Category Archives: Must-Read Graphic Memoirs

I Was Their American Dream: A Graphic Memoir by Malaka Gharib

I Was Their American Dream-A Graphic Memoir by Malaka Gharib

Title: I Was Their American Dream: A Graphic Memoir
Author: Malaka Gharib
Publisher: Clarkson Potter
ISBN: 978-0525575115
Genre: Graphic Memoir
Pages: 160
Source: Publisher
Rating: 5 stars

Malaka Gharib is Half-Filipino, Half-Egyptian, and born in the USA. This graphic memoir is about her life and her family on both sides. This memoir is also about identity, growing up in the US of A – being a part of the country and yet alienated. I know a lot of authors have written about this in some form or the other, however, I also believe that every book written in this sub-genre always sadly has something new to provide. The issue of racism, being a different skin colour, following a different way of life, and being ridiculed for it just doesn’t go away. It is always there – sometimes way too visible, and at other times not so much.

I liked this graphic memoir, in fact loved it, because it made me wonder about my confusion about identity (of course of a different kind) while growing up. I could hard relate to it – I could understand the dilemma of what to follow and what not to. Malaka’s life if seen from the greener side of the grass was very exciting growing-up to parents who came from different parts of the world. The opportunity then to know more about different cultures, and understand was twice-fold. At the same time, the need to fit in and belong is age-old. No one who hasn’t fit in will understand the pain of not belonging.

I Was Their American Dream familiarises you with cultures and traditions you perhaps weren’t aware of. I love reading books that do that, more so in the form of say a graphic memoir that isn’t too taxing. Sometimes you need such reads to also get the “reading momentum” going. Malaka’s illustrations are fun. There are also places where she wants readers to engage with her – so there is an activity to make a zine with her or dress a cut-out of hers, so on and so forth.

There are a lot of books like these – on identity, migration, immigration, the need to belong, and yet there is something about this one that struck home and stayed. It is honest, it talks plainly about how at one point she wanted to be a part of the “white” community so bad, and also how to deal with your past and where you come from. More than anything, what should one do with it, if at all one wants to. I Was Their American Dream is a lovely graphic memoir on how we see the world and ourselves in it.

Qualification: A Graphic Memoir in Twelve Steps by David Heatley

Qualification - A Graphic Memoir in 12-Steps by David Heatley Title: Qualification: A Graphic Memoir in 12 Steps
Author: David Heatley
Publisher: Pantheon Books, Knopf
ISBN: 978-0375425400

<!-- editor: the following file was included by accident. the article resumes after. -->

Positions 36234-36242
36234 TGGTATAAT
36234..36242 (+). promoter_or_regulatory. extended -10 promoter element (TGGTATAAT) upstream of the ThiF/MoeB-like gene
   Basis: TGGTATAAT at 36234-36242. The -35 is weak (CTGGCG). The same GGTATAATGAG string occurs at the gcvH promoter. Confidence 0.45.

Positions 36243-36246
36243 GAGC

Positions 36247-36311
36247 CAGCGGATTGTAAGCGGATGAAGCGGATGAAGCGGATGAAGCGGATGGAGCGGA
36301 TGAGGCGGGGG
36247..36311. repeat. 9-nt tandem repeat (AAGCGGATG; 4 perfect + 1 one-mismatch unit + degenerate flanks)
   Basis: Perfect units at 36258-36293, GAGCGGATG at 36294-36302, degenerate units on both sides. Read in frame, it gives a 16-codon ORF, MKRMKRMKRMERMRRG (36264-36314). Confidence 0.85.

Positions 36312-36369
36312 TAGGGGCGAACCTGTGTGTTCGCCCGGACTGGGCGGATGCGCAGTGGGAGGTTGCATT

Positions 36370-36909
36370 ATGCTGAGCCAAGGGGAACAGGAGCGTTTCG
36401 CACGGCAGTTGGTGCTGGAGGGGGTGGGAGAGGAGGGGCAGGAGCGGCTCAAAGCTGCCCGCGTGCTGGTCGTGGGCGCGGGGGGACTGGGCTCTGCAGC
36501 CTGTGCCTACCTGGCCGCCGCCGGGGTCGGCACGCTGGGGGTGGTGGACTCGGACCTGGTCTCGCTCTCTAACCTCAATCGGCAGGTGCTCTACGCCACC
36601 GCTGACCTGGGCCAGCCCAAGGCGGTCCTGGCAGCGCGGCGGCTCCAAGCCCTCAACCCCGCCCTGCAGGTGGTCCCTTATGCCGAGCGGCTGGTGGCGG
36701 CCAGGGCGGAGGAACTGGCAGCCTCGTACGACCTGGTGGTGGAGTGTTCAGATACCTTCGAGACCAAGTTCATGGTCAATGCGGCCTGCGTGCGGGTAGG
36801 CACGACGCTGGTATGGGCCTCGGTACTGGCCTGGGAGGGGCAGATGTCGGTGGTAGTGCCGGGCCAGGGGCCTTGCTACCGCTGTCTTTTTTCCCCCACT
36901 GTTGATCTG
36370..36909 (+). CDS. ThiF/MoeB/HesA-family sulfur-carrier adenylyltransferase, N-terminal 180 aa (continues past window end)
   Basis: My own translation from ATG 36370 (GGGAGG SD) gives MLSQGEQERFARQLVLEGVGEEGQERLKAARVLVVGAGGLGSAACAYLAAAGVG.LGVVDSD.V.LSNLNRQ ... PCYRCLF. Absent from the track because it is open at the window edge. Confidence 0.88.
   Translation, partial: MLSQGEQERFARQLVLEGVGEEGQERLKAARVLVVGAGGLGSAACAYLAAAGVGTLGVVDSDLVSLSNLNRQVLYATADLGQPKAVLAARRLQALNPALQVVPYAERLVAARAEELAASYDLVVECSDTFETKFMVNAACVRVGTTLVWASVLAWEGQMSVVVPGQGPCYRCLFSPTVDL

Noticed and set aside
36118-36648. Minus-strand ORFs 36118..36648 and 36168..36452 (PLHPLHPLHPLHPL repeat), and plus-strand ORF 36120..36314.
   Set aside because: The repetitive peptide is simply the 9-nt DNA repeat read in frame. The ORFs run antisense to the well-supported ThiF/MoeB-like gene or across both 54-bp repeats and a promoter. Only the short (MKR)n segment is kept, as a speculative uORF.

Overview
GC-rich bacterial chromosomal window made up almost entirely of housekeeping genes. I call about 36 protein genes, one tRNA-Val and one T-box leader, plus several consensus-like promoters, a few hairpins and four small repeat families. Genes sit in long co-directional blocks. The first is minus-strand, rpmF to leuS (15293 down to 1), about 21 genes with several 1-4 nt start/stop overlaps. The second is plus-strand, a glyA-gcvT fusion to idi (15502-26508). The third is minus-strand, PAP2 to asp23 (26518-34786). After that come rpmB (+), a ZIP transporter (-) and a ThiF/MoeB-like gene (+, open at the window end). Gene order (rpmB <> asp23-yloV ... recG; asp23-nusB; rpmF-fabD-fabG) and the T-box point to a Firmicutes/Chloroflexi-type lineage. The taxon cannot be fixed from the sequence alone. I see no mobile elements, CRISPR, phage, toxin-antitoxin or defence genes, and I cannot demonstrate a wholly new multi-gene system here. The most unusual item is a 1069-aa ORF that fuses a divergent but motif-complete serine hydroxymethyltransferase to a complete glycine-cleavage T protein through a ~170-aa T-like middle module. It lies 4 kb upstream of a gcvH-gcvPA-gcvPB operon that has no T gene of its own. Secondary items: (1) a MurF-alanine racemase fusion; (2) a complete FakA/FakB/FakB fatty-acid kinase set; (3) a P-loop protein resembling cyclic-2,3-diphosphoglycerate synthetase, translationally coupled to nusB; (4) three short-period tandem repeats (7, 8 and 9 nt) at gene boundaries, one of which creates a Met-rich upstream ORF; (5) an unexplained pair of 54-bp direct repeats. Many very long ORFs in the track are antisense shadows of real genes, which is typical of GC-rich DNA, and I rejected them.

Genre: Graphic Memoir
Pages: 416
Source: Publisher
Rating: 5 stars

Whenever I read a graphic memoir, a thought comes to mind: Does the nature of the memoir in graphic form take something away from the experience of the author? Or does the reader feel more involved in the author’s life because the story is being told in pictures as well? Does it matter at all? Or do you feel like a voyeur stepping into someone else’s life (if only for a short while) and perhaps even judging them for their choices and how it all panned out for them?

Qualification: A Graphic Memoir in Twelve Steps is a memoir of addiction to 12-Step programs. I had never heard of something like this before, and this is what attracted me to this memoir. Heatley has issues and attends 12-Step programs for those. Till he also has some issues which he doesn’t and attends twelve-step programs for those too.

It all begins with his parents (as it always does?). Their troubled marriage, and seeking counseling, attending programs, and then some more. The book brims with black humour, at every stage, perhaps trying to reduce the impact of the not-so-pretty-picture painted by Heatley (which of course is nothing but the truth).

Qualification traces the journey of the author through the various programs – and I was surprised at how many were there in the US of A. I don’t know if we have so many in India, given how we only seem to know majorly about Alcoholic Anonymous and that’s that. We see Heatley’s life up close and personal and maybe that’s why it is also a little too much at times – from all the addiction to what went on in his head and his perception of others around him only gives rise to empathy, compassion, and love.

What comes out of this memoir is David’s relationships with the people around him and how they impact his relationship with addiction. Heatley tells it like it happened. The quirks, the eccentricities, the highs, and the lows as they took place, and where he is today as a person (well, some glimpse of it).

Qualification is a read that makes you look at your addictions that perhaps you haven’t faced or known of yet. It is a book that helped me for sure to understand my demons when it comes to book-hoarding, buying, and more. Now to only do something about it.